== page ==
by Peter Dunne
The sheep keep their horns up here,
Unlikely cattle graze the crevices.
Every cloud is a mouth in the rock,
Ravening caverns crab across the face,
Searching out souls; swallowing a herd
Of black cattle, an acre of stone:
Finding no sustenance, disgorge them.
They reach for heaven, these heights; they speak of hell.
Fire licks at the gates, and they are wax,
Drip feeding the inferno's cold flame.
A stark ascetic place, a dark acidic place,
A bitter, barren place, yet men build fences here.
The ancients scratched the surface for tin,
Mad hermits glowered at valleys of sin,
And they built their fences. Heaven and hell
Played mischief in their hearts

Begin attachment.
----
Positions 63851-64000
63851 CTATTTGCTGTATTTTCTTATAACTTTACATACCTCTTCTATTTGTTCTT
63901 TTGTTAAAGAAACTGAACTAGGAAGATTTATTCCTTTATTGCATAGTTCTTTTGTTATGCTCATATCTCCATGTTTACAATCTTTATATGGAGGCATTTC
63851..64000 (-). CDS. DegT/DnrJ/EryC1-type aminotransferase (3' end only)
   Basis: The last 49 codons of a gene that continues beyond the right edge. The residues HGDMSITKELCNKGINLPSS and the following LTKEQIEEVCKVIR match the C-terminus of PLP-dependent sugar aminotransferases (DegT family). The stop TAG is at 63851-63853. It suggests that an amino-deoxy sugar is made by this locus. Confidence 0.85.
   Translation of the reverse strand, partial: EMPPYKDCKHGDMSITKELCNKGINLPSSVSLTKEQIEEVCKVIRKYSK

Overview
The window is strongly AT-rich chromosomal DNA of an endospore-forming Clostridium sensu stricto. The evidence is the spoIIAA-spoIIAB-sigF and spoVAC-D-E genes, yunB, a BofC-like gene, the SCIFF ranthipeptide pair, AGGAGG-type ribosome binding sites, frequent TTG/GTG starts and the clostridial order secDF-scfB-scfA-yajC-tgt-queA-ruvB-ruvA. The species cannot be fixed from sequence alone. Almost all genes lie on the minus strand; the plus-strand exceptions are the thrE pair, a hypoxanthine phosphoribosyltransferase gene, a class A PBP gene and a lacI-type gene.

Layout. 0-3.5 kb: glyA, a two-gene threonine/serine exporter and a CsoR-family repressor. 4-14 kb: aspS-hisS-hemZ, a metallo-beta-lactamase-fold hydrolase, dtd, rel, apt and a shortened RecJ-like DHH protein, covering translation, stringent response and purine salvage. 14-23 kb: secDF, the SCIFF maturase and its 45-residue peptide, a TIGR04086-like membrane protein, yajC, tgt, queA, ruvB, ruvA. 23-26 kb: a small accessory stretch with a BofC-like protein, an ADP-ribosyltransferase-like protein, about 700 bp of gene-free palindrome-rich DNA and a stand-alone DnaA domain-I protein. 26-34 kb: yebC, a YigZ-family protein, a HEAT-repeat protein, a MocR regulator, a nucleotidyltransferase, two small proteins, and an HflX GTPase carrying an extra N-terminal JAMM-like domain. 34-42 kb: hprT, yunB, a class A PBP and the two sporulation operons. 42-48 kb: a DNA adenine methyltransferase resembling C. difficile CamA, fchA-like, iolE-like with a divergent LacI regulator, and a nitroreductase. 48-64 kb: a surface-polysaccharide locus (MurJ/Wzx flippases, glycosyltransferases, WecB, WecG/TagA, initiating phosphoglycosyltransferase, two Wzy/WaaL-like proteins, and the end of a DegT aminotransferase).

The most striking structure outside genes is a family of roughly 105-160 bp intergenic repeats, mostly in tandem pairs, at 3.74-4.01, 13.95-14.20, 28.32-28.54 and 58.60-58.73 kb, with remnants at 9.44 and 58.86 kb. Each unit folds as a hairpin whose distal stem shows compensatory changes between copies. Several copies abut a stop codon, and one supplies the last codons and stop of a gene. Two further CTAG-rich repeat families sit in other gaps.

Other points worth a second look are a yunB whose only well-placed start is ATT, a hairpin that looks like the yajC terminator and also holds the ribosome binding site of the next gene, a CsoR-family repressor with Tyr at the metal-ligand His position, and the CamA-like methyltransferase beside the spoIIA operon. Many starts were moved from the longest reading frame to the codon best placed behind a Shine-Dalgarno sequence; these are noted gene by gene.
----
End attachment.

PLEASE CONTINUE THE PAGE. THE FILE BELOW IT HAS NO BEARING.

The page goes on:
While earth laughed at her captives.
Gabriel grumbles on ascent. Crossing the top of his
Great turtle back he drenches me with
Spluttering guffaws, throws me an incongruous
View. Out of dark lowering, eons of days and nights
Battle and dance on valley and sea. It sucks at my breath
And earth implodes in my breast.
Too much to know, to see, to bear.
I glide down to the valley, landing among
The stone walls and hedges of familiar fields
And my exhilaration is without bounds.